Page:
Approaches to estimating spatial distribution of actual evapotranspiration (ET) from remote sensing information have become more prominent in recent years. They are based in several different concepts and methods, with varying levels of determinism and empiricism. Two major issues remain unresolved in using these approaches to estimate actual ET. First there is a need for testing and validating the suite of approaches under a range of locations and environmental conditions, in order to document the abilities of the models to reproduce ET under various scenarios. Second, since these models only yield an instantaneous value of ET, a substantial amount of gap filling is required for the periods between images – which is most of the time
Presented here is a set of procedures planned to assess ET of urban and irrigated agriculture in the arid western USU, starting with Utah. Two main flavors of remote sensing models will be used for the first efforts. The suite of data fusion models developed by the HRSL lab of the USDA-ARS are strongly process oriented and mechanistic. The Triangle Method is the essentially the father of several other approaches (ex. Metric, ELeaf), that mix processes with limits defined by the warmest and coolest parts of an image
The first effort will be to simulate and validate urban ET, mainly resulting from as turfgrass. An eddy covariance site is running over a rather homogeneous golf course in northern Utah, to be used for both studying how turf ET responds to environmental conditions, and remote sensing model validation. The next activity will be to use four new eddy covariance sites in irrigated agriculture, one in each of the four states of the upper Colorado region. These will allow validation of the remote sensing models.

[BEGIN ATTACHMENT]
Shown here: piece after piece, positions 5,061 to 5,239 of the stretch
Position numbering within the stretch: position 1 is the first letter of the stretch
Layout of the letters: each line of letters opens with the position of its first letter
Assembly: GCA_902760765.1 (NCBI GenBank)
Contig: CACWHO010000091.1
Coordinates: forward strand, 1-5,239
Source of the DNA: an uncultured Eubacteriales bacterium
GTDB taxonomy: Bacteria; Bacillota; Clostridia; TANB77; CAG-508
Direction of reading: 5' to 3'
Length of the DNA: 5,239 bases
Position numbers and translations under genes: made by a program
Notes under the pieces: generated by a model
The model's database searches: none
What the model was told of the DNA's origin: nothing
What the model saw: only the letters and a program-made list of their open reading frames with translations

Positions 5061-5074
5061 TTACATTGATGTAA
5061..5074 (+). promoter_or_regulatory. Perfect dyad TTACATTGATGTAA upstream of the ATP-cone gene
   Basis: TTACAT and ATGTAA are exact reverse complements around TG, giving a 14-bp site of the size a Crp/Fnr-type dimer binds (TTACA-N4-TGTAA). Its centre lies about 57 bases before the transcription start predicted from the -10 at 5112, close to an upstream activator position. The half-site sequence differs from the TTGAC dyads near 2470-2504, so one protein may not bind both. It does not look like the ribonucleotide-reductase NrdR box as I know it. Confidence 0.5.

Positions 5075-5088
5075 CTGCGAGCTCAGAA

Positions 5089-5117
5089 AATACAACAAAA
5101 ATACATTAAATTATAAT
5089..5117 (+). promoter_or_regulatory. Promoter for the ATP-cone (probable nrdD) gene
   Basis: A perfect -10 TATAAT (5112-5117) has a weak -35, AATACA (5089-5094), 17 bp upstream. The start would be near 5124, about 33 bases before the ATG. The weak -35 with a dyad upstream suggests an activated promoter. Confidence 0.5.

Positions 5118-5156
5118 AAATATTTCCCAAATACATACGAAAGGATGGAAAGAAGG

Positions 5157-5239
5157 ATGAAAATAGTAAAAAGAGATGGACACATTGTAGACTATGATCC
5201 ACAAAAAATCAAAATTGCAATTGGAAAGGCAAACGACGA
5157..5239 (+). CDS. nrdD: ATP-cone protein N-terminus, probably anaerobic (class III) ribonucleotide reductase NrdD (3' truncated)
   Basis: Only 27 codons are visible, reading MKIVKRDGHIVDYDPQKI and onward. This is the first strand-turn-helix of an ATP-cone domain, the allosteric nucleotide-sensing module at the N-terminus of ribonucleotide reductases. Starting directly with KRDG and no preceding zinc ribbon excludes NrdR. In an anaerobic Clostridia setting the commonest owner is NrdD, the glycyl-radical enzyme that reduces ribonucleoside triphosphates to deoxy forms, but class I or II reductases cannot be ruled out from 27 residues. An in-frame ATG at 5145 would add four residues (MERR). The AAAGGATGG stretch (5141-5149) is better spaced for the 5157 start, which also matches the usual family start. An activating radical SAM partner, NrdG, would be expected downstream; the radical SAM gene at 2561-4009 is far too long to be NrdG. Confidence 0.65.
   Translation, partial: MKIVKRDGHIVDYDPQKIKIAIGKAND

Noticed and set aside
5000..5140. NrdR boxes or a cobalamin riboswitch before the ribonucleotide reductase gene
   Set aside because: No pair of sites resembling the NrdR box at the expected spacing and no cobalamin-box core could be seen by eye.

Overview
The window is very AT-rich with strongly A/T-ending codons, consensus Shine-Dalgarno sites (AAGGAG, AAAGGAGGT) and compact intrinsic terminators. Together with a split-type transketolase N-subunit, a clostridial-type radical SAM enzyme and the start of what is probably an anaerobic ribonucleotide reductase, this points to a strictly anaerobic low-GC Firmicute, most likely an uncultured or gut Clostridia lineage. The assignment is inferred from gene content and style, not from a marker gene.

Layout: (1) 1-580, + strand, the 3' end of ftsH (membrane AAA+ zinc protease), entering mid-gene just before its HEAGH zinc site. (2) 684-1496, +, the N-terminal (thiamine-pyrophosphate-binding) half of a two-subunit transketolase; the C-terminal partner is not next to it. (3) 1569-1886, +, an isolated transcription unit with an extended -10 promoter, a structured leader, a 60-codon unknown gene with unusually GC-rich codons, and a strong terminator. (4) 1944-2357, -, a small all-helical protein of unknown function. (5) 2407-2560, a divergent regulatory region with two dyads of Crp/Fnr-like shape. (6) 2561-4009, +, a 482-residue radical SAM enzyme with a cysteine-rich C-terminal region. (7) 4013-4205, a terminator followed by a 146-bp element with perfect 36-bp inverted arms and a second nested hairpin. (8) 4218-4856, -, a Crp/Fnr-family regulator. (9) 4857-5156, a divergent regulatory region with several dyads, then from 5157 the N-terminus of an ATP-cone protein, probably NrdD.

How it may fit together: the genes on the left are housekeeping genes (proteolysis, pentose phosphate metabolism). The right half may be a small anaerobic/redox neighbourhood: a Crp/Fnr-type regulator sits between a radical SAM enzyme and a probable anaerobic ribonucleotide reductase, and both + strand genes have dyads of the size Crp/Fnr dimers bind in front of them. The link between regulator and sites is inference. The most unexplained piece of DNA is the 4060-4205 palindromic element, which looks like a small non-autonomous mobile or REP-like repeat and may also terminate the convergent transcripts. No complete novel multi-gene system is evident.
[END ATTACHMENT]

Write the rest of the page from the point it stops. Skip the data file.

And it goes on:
Finally, recent knowledge of coherent patters of summer temperatures in the region can be integrated with the above to simulate how ET “demand” will change in the future. Analyses indicates summers are growing hotter, albeit within the cyclical patterns that are endemic to the region. There is a pressing need to develop a new “diagnostic’ model of ET, that has just enough information about the stomatal conductance process and soil water, to allow the model to reliably denote changes in ET. This would allow another way to “check” the output of the remote sensing-based estimates. It would also allow a quantification of the changes in ET in response to changes in summer temperatures.